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There are two countries that more than others show how the Western world order is undergoing a profound change. Japan and Turkey occupy two distinct and diverse geographical areas, yet they share many of the same strategic choices about their future. Their geopolitical trajectory is increasingly drifting away from Washington and moving closer to China, Russia, India and Iran.

Both Japan and Turkey are two important states in the US’s strategy for controlling the Middle East and Asia-Pacific. Both countries have economies that are competitive in comparison to their neighbors, and both often conveniently find themselves allied to countries within Washington’s orbit. Japan has a good relationship with South Korea, and Turkey (until a few years ago) had a privileged relationship with Saudi Arabia and Israel. Keeping in mind that the US aims to prolong and consolidate its regional dominance, Washington has always tried to have excellent relations with these two countries as a way of ensuring its constant presence in regional affairs. Continue reading

Foreigners Dump US Treasury Bonds in Record Amounts

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For the 2nd straight month in April, foreigners were net sellers of notes and bonds. The total was $4.8b, about the same as the net sales in March. The complexion of the activity was very bifurcated however as central banks sold a total of $48.3b, more than offsetting private foreign buying of $44.6b (International agencies make up the difference). Continue reading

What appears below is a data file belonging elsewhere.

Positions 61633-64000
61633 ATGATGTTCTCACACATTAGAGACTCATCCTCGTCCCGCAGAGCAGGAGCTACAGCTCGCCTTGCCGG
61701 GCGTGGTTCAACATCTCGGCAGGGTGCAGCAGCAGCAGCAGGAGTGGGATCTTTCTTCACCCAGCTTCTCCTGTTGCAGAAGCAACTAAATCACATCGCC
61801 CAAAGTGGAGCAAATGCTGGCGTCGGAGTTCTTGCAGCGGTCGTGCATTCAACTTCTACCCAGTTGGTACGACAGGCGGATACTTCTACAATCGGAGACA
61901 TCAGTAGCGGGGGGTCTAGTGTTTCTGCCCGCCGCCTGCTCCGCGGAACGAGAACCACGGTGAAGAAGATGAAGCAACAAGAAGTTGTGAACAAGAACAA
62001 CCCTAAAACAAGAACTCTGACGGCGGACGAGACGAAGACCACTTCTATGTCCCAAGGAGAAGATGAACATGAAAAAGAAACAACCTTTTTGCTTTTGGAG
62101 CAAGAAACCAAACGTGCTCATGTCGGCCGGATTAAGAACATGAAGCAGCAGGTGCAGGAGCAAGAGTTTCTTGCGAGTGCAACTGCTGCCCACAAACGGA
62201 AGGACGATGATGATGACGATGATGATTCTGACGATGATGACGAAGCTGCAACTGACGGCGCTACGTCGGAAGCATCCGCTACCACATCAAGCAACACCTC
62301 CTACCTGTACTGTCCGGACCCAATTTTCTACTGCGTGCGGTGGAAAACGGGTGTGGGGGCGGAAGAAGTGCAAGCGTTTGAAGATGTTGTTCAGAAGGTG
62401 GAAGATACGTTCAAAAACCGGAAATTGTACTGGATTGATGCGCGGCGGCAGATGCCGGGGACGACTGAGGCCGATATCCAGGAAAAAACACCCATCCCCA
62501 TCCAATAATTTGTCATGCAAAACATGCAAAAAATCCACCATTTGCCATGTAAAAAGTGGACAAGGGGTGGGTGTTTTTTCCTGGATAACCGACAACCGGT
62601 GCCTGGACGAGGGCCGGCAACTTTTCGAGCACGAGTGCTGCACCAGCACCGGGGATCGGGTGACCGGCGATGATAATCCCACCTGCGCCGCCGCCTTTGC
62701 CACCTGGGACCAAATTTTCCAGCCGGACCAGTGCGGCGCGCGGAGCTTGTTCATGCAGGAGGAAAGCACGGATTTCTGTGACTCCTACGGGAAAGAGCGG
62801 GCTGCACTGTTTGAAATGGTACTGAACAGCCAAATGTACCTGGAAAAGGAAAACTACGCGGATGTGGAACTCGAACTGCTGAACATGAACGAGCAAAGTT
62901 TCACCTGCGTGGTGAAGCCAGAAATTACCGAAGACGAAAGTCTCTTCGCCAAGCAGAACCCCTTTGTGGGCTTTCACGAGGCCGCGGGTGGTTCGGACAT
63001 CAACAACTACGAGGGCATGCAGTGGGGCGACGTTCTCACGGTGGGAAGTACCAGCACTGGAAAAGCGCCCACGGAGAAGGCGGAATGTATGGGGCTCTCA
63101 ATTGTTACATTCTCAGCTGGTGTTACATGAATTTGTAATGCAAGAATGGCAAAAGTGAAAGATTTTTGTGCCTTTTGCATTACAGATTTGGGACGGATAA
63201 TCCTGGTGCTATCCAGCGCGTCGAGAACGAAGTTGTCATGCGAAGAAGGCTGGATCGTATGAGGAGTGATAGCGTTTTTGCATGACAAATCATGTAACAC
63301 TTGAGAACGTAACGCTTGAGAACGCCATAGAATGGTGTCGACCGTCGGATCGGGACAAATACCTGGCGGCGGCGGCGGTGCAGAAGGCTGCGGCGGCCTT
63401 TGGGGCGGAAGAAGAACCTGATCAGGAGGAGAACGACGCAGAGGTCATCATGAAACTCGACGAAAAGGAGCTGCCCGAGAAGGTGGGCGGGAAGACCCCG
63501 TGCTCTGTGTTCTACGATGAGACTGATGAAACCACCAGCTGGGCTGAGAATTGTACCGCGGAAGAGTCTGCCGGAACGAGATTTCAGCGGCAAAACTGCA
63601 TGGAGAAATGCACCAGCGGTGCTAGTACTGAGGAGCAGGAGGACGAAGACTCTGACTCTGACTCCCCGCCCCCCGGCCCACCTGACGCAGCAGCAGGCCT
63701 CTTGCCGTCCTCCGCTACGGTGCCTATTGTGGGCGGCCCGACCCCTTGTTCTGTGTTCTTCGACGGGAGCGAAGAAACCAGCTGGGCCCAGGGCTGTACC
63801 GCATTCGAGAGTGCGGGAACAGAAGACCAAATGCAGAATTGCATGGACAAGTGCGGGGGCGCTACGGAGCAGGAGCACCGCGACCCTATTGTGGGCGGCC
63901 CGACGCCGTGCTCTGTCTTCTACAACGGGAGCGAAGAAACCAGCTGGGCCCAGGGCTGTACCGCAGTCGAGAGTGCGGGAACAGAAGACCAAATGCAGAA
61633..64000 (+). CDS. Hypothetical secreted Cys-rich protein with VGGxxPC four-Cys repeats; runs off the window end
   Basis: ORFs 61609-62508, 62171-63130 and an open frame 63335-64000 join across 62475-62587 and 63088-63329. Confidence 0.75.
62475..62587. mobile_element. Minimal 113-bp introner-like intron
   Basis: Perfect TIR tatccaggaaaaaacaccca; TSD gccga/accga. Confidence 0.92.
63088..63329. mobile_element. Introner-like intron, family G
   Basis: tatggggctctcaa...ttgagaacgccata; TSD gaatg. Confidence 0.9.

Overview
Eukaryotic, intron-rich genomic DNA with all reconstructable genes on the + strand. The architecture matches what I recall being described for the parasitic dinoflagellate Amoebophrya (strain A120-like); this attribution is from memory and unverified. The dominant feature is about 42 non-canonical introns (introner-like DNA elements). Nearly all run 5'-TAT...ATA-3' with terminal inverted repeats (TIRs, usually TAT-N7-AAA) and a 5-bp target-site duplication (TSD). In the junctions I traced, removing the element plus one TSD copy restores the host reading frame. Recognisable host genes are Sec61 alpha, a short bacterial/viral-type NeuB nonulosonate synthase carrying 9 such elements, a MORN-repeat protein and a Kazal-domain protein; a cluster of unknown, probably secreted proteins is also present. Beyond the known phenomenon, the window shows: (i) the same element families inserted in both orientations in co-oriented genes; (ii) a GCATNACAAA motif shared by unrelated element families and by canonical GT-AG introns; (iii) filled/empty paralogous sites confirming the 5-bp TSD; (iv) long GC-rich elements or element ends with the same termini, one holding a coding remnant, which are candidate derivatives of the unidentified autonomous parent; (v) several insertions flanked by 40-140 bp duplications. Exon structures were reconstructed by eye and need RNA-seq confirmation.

War Games in the Pacific

WASHINGTON/BERLIN (Own report) – German soldiers will soon participate in maneuvers in the Pacific and will be on hand as observers on patrols in the South China Sea, according to announcements by the US Navy and the French Minister of Defense, Florence Parly. At a top-level conference in Singapore last weekend, Parly declared that Paris will dispatch warships to the South China Sea in the next few days and will also navigate through the territorial waters of Islands China claims as its territory. According to Parly, German military observers will embark on these ships. At the same time, German soldiers are preparing their participation in the US led RIMPAC 2018 maneuver, taking place mainly near Hawaii. RIMPAC is the world’s largest international maritime exercise. During RIMPAC 2016 German soldiers trained in “liberating” an island, which, according to the scenario, was held by the “Draco” militia. “Draco” is the Latin term for “dragon” – a symbol for China.